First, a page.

(48f) Generation of Novel Diesel Additives Via Furan Condensation and Partial Hydrogenation of Biomass-Derived Molecules

Sacia, E. R. - Presenter, University of California, Berkeley
Madhesan, B., University of California, Berkeley
Bell, A. T., University of California - Berkeley

Generation of Novel
Diesel Additives via Furan Condensation and Partial Hydrogenation of Biomass-Derived

Eric R. Sacia,
Madhesan Balakrishnan, and Alexis
T. Bell

Department of
Chemical and Biomolecular Engineering,

University of
California-Berkeley, Berkeley, California 94720

     Production of alternative fuels from
biomass sources remains one of the greatest contemporary challenges for
catalysis. Due to its many advantages for growth and production, lignocellulosic biomass has been identified as a beneficial
source of  chemical
energy for biofuels.1 However, in order to synthesize fuels of the
desired size and properties for blending into the diesel fuel supply, catalytic
C-C bond formation is required. Towards this aim, 5-hydroxymethylfurfural (HMF)
and furfural, dehydration products from the glucose and xylose
sugars generated by cellulose and hemicellulose
hydrolysis, have been broadly identified as useful platform molecules.2-3

     While several pathways exist to produce
diesel-range fuel additives through C-C bond formation, including aldol condensation and acid-catalyzed alkene
oligomerization, the condensation of 2-methylfuran
with biomass-derived aldehydes provides an
innovative, high-yield pathway to fuel precursors.4-5   The products of furan condensation have thus
far been subjected to extensive hydrodeoxygenation to
form branched 6-alkyl undecanes. In order to improve the
feasibility of these reactions, we have elucidated methods for solvent-free
acid-catalyzed furanylation at low temperatures
followed by partial hydrogenation.  We
have demonstrated that this scheme generates products that display attractive
fuel characteristics while requiring 38% less H2 input than full
hydrogenation to alkanes due to the beneficial effect
of ethers on cetane number.6

     The overall scheme for furfural
condensation with 2-methylfuran is provided in Figure 1.  By performing the furan condensation with
furfural and a 10% stoichiometric excess of
2-methylfuran, 93% yields to the targeted product, 1, could be achieved within 2 hours at 65°C with homogeneous
catalysts under solvent-free conditions. In order to better facilitate acid
catalyst recovery, heterogeneous Brønsted and Lewis
acids were also screened. Brønsted acidic ionic
liquids (IL) of tunable hydrophilicity were
synthesized in order to create a liquid/liquid bi-phasic
catalyst system in which the hydrophobic reactants and products would separate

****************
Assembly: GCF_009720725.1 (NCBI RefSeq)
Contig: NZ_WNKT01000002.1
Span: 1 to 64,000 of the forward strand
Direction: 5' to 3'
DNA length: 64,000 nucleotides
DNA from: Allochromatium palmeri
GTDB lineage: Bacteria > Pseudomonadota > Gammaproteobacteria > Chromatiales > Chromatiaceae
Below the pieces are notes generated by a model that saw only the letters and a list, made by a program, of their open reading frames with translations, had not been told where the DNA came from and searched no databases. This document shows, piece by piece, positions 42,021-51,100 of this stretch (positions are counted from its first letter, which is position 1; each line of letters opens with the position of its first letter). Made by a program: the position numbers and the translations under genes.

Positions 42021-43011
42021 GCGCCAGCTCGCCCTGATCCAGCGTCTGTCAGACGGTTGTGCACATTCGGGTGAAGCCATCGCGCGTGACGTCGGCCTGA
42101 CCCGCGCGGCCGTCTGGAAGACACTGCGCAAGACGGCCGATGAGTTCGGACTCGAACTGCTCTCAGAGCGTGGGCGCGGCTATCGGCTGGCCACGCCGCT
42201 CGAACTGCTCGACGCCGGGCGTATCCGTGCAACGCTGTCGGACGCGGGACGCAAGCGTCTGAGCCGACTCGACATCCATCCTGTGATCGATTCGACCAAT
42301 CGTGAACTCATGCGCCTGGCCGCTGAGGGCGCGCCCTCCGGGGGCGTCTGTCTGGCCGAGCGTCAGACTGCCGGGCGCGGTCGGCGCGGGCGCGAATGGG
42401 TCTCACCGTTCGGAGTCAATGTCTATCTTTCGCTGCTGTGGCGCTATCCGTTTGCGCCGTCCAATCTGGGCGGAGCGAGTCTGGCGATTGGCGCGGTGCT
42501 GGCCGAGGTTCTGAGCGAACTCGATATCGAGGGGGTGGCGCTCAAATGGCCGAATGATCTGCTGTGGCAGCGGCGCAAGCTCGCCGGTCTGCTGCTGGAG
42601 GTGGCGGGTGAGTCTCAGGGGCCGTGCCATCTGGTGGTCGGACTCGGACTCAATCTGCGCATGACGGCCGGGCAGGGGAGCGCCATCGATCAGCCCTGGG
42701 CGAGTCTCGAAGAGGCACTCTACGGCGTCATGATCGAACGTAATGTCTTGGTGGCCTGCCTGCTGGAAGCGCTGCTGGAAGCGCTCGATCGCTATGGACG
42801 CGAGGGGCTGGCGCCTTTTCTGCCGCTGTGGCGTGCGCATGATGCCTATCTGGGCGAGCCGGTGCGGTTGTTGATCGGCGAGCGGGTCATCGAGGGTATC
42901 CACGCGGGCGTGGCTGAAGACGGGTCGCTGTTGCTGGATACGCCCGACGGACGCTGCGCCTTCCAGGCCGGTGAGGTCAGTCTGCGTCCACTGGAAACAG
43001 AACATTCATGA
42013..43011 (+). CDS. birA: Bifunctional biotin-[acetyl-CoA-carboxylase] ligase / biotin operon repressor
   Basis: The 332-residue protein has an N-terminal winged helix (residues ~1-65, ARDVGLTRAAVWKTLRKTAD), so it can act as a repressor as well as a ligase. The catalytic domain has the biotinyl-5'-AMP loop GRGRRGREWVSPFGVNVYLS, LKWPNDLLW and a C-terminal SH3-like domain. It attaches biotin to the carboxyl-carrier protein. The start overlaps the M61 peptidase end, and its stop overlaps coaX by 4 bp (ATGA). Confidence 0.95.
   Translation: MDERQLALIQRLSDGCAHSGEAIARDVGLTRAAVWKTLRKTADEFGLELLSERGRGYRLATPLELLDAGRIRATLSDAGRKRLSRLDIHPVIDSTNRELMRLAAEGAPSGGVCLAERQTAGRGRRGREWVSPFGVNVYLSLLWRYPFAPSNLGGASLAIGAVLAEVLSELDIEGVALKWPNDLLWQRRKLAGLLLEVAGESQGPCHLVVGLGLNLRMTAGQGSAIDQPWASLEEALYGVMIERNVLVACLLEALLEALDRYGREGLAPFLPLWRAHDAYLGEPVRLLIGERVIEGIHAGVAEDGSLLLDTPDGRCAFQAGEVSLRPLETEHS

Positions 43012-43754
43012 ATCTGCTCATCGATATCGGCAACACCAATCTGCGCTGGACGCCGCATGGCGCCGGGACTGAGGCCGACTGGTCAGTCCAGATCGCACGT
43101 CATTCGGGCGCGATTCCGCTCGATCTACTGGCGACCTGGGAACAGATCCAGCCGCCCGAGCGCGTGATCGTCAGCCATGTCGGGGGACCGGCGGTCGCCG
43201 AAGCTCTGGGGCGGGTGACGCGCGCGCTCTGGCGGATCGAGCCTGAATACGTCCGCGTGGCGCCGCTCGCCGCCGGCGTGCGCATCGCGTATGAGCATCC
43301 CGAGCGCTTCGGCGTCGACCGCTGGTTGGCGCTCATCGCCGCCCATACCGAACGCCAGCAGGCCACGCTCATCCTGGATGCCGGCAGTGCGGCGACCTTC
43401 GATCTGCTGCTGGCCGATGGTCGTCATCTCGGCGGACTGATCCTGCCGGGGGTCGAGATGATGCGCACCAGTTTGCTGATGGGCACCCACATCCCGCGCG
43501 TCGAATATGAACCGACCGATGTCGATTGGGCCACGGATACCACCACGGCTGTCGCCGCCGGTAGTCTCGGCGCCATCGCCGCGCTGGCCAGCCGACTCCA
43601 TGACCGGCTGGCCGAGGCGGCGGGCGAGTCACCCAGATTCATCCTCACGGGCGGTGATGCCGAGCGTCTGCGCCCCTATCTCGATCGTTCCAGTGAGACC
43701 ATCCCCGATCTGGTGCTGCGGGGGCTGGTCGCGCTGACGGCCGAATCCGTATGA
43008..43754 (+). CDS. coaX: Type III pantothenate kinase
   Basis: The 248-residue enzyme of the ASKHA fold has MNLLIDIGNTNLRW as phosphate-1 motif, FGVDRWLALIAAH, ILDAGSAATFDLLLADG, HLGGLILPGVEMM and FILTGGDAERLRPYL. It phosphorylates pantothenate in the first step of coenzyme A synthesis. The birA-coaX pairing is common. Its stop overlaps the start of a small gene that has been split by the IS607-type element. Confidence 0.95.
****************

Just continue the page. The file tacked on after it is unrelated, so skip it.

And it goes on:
from the hydrophilic catalyst phase. 
Through modification of the hydrophilicity of
the IL's anion, the acidic IL phase could catalyze the furan condensation with activity
equal to that of homogeneous sulfonic acids.

Figure 1.  Scheme for
furan condensation followed by partial hydrogenation to targeted products

     Heterogeneous catalysts, such as sulfated zirconia and Amberlyst-15, were also tested for activity in
furan condensation reactions but were demonstrated to display lower activity
than the tested homogeneous counterparts. 
In order to more efficiently catalyze the furan condensation, several
alkyl ?linkers? were used to tether sulfonic acid
groups to high surface area silica.  The
resulting catalysts achieved complete conversion within 30 minutes while
maintaining high selectivity and recyclability. Furan condensation reactions were
also tested under these optimized conditions with 5-methylfurfural (97% yield),
HMF (78% yield), and 5-methylfurfuryl alcohol (89% yield).

     It was determined that condensation
product 1had a cetane
number of 25, significantly below the target of 40, and also had too high of a
viscosity to readily blend into diesel by itself.  Therefore, we sought to exploit the high cetane number of ethers compared to aromatics to generate
previously unreported diesel fuel candidates, 1c and 2c. Palladium
supported on traditional supports proved unselective for the partial
hydrogenation of 1 and 2 to their tetrahydrofuranyl
analogs, often producing ring-opened products before complete ring saturation.  However, we found that Pd supported on a
surface-tethered ionic liquid on SiO2 gave high selectivity to 1c and 2c (92 and 85% respectively), even in solvent-free conditions.  Further, the products of partial
hydrogenation were tested and found to have significantly improved cetane numbers and viscosities compared to the starting
materials. The unique selectivity of these catalysts and their mechanism of
production of high-value additives will be further discussed. The role of
surface hydrophobicity and dispersion on the
selectivity of this hydrogenation will also be explored. 


1.  Somerville, C.; Youngs, H.; Taylor, C.; Davis, S. C.; Long, S. P., Feedstocks for Lignocellulosic Biofuels. Science 2010, 329 (5993), 790-792.

2.  Huber, G. W.; Iborra, S.; Corma, A., Synthesis
of transportation fuels from biomass: Chemistry, catalysts, and engineering.
Chem Rev 2006, 106 (9), 4044-4098.

3.  Alonso, D. M.; Bond, J. Q.; Dumesic, J. A., Catalytic conversion of biomass to biofuels. Green Chemistry 2010, 12 (9), 1493-1513.

4.  Corma,
A.; de la Torre, O.; Renz, M.; Villandier,
N., Production of High-Quality Diesel from Biomass Waste Products. Angewandte Chemie International
Edition 2011, 50 (10), 2375-2378.

5.  Corma,
A.; de la Torre, O.; Renz, M., High-Quality Diesel
from Hexose- and Pentose-Derived Biomass Platform
Molecules. ChemSusChem 2011, 4 (11), 1574-1577.

6.  Murphy, M. J.; Taylor, J. E.;
McCormick, R. L., Compendium of Experimental Cetane
Number Data. NREL, Golden, Colo., 2004.